About Henry Samuel Etches
- Name: Mr Henry Samuel Etches
- Born in Southampton Hampshire England
- Age: 41 years
- Marital Status: Married.
- Last Residence: at 23a Gordon Avenue Southampton Hampshire England - Map
- Occupation: Bed Room Steward
- Last Ship: Oruba
- Victualling crew
- First Embarked: Belfast on Monday 1st April 1912
- Rescued (boat 5)
- Disembarked Carpathia: New York City on Thursday 18th April 1912
Mr Henry Samuel Etches, 41, was married and gave his address as 23-A, Gordon Avenue, Southampton. His previous ship was the Olympic
Etches' station aboard the Titanic was on B deck, after end, port side. He was in charge of 8 cabins on B deck and one on A deck, A-36 - Thomas Andrews. He would later testify:
"Every morning at 7 I went to his (Andrews) cabin. I would take him some fruit and tea. I used to see him again when he dressed at night. That would be a quarter or twenty minutes to 7, as a rule. He was rather late in dressing. I had met him several times at Belfast because I had been on the Olympic."
After the collision Etches, who was off duty, became curious and walked forward along the E deck working alleyway ("Scotland Road"), as he entered the third class accommodation he met a passenger. The passenger dropped a lump of ice to the floor with the words 'Will you believe it now?'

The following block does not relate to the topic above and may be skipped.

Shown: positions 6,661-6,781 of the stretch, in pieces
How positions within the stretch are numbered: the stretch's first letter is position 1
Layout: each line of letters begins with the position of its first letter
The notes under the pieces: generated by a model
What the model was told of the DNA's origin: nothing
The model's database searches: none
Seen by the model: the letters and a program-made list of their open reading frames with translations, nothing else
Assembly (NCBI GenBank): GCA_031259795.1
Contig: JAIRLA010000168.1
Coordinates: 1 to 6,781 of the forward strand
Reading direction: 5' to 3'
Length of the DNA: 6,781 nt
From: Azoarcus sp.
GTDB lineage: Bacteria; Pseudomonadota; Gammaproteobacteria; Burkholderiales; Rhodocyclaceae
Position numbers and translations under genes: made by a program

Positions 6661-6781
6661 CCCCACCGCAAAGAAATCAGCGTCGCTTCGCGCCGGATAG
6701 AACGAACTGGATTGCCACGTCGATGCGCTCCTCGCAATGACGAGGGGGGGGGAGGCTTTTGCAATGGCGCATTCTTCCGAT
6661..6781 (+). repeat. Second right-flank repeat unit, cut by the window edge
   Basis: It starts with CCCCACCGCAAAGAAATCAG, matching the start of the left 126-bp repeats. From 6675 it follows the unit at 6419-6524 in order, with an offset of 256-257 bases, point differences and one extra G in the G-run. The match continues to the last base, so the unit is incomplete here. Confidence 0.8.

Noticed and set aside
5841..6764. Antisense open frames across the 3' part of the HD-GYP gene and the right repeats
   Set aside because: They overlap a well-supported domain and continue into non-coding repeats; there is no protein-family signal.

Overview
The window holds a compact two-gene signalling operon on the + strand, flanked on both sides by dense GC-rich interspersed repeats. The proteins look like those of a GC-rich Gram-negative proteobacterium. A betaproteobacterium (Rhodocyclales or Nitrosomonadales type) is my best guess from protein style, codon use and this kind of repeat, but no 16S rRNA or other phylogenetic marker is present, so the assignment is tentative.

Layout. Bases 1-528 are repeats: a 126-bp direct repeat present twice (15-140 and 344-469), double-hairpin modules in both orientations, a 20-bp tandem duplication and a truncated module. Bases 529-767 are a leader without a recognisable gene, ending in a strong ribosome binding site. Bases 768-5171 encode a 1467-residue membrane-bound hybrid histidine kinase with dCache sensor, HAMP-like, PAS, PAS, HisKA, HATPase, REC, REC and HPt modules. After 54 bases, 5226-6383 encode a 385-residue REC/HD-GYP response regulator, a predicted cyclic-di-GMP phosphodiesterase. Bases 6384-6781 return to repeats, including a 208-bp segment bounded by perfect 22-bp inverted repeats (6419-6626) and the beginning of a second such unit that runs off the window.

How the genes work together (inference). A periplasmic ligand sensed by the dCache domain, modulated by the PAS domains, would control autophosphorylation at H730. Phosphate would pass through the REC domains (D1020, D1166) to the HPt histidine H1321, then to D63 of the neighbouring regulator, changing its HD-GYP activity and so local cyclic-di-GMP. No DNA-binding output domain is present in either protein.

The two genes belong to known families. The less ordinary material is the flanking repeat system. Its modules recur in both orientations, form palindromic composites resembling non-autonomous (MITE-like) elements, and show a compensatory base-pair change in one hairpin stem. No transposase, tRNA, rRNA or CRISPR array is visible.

Later when the danger was more widely known Etches helped his first class passengers into their lifebelts. In B-84 he struggled to persuade mining and smelting tycoon Benjamin Guggenheim to wear his lifebelt, he eventually succeeded and gave Guggenheim a thick sweater before directing him to the Boat Deck. Later Guggenheim would remove both and spend his last moments alive dressed in his finest evening wear.
At another cabin (C-78) Etches banged loudly on the door and when the people inside asked what the trouble was Etches explained but despite his warnings he was not allowed in and eventually he moved on.
Etches was rescued in lifeboat 5 and pulled an oar as Third Officer Pitman guided them back towards the scene to pick up swimmers, one woman implored Etches to persuade Officer Pitman not to return and eventually Pitman decided to stand-by despite the desperate calls of those in the freezing water.
After he arrived in New York Etches was called before the U.S. Senate Inquiry into the sinking. References and Sources Agreement and Account of Crew (PRO London, BT100/259) United States Senate (62nd Congress), Subcommittee Hearings of the Committee on Commerce, Titanic Disaster, Washington 1912
Credits Pat Cook, USA
Related Articles and Documents
New York Times (1912) GUGGENHEIM, DYING, SENT WIFE MESSAGE